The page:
In Pennsylvania, the average store is between 3,500 to 5,000 square feet, and in Virginia because we have the exclusive right. I mean, we're the only provider in Northern Virginia with 2.5 million people, we're doing 7,500 to 10,000 and freestanding stores, which are very unusual in the cannabis market. Think about gas stations and foods, freestanding, you come in and out. We're doing those -- restaurants would be a lot of freestanding -- they have 50 to 75 parking spots. People want to go in and out. That's what they want, that's what they value the most.

Some people who wanted to buy, so we have these express lanes and we have, I think one of the industry, if not the industry-leading online presence. We do 70% of our transactions are touched online. Of course, we have that data because we're going online. In most of those are purchases, but not all. They just come in and pick them up and they go to express lane or maybe they don't go the express lane. They go in and add to it because they had an inspiration in the store, but that's 70% of the transactions. Going back to this Virginia setup where they were optimizing the quick in and out. Having 50 to 75 parking spots.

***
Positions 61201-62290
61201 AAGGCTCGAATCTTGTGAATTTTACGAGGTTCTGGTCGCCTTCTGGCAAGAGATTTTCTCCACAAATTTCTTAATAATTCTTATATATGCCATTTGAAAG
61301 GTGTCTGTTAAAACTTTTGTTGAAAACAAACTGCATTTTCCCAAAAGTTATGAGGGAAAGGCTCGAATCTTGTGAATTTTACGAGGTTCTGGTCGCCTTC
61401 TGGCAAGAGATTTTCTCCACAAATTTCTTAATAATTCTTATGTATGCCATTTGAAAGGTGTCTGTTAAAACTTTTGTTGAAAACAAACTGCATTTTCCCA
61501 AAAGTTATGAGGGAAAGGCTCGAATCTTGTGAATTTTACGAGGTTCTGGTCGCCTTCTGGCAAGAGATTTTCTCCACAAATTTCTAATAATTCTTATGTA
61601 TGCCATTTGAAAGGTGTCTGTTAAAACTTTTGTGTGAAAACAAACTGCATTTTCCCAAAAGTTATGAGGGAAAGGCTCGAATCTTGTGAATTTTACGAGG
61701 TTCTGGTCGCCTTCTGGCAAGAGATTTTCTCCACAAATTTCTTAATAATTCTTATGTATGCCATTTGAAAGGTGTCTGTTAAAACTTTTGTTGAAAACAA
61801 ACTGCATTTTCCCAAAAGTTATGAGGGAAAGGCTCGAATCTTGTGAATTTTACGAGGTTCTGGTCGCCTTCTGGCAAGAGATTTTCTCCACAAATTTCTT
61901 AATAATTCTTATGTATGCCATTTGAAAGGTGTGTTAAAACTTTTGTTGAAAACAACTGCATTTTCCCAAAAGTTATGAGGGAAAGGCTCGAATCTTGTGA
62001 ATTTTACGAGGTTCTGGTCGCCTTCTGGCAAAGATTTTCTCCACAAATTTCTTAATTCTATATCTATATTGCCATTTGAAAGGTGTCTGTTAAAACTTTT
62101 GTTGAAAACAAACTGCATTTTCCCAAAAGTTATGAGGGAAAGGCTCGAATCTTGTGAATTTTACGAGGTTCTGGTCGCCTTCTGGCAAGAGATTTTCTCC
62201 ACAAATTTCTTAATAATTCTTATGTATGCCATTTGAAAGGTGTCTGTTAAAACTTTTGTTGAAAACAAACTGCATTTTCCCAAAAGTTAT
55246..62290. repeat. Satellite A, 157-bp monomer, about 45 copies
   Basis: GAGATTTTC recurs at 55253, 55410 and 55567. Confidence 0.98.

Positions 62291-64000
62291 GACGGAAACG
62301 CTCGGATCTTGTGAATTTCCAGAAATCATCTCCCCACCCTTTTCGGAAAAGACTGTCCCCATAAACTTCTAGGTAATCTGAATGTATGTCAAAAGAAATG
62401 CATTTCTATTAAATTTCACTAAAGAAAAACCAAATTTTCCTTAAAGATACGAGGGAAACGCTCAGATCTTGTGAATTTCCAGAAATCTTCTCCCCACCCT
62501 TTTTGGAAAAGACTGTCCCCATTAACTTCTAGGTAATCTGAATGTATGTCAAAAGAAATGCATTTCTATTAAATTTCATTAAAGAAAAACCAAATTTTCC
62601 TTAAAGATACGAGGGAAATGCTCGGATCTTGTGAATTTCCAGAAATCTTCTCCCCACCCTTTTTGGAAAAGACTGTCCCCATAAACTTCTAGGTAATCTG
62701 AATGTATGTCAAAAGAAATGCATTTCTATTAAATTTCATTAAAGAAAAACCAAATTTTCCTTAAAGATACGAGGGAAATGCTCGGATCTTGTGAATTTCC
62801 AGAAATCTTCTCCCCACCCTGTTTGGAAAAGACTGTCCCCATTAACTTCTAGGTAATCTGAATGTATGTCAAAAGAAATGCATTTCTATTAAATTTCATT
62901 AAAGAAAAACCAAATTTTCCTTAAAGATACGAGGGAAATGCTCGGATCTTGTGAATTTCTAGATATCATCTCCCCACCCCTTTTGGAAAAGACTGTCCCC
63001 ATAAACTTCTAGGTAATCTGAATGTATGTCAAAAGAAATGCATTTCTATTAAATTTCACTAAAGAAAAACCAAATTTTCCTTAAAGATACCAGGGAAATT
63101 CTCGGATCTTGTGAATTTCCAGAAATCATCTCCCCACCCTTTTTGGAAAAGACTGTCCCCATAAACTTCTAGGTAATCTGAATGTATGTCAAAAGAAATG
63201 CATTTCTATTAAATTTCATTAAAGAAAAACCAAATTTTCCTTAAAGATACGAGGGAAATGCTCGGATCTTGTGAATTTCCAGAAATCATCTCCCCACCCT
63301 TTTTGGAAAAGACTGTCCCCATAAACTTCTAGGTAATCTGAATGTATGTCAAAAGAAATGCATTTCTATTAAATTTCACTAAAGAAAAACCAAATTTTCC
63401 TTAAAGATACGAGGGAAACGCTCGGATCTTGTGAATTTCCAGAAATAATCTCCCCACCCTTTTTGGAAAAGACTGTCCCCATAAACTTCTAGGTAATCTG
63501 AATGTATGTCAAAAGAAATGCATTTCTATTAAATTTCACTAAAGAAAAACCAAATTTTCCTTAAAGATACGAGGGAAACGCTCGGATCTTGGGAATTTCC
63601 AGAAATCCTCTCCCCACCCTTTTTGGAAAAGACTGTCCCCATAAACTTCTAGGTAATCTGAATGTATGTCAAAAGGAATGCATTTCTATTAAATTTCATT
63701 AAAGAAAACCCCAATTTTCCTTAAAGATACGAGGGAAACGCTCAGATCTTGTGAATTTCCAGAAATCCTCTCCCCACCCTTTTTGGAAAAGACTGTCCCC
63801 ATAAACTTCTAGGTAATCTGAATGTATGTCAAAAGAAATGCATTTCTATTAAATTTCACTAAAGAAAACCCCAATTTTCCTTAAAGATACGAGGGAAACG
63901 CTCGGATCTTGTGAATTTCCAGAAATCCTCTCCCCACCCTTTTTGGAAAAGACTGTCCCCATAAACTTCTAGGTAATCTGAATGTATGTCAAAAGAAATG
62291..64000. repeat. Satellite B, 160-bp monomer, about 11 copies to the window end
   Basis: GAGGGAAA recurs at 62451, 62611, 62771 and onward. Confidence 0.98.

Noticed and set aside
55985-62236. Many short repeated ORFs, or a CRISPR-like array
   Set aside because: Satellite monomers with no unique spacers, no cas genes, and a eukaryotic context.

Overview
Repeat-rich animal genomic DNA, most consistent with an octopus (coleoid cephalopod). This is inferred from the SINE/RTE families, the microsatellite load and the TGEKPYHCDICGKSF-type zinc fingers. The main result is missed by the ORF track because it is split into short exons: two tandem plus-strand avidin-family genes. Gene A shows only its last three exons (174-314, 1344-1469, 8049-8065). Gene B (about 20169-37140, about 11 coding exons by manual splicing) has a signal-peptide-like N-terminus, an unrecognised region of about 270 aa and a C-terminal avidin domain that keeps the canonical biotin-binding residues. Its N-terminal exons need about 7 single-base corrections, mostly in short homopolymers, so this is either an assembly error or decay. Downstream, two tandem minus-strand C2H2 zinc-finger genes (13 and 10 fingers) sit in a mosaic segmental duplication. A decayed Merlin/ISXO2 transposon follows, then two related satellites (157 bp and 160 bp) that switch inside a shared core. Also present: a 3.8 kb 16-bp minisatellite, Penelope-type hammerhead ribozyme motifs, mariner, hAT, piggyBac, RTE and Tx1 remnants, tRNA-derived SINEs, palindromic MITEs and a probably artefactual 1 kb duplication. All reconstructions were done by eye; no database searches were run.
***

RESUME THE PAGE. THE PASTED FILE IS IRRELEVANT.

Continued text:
We're about $200 million revenue company in Q2. Now we're bringing stores that are capable of producing 50 million a pop in Virginia, and we'll have six of them. We're super excited about what we're doing there on the retail front. Of course on the M&A side just touching on that in the future. We're going to be buying like I mentioned, there's two states where we have operations and not vertically integrated that we want to vertically integrate. One is Illinois and two is Ohio. Ohio is great because it's a very early medical market. We'll go adult-use because, believe me, it will all be adult-use basically. Unless you have some really crazy conservative states that just don't do anything in a slightly moderate way, that could happen, but it's going adult-use around the country.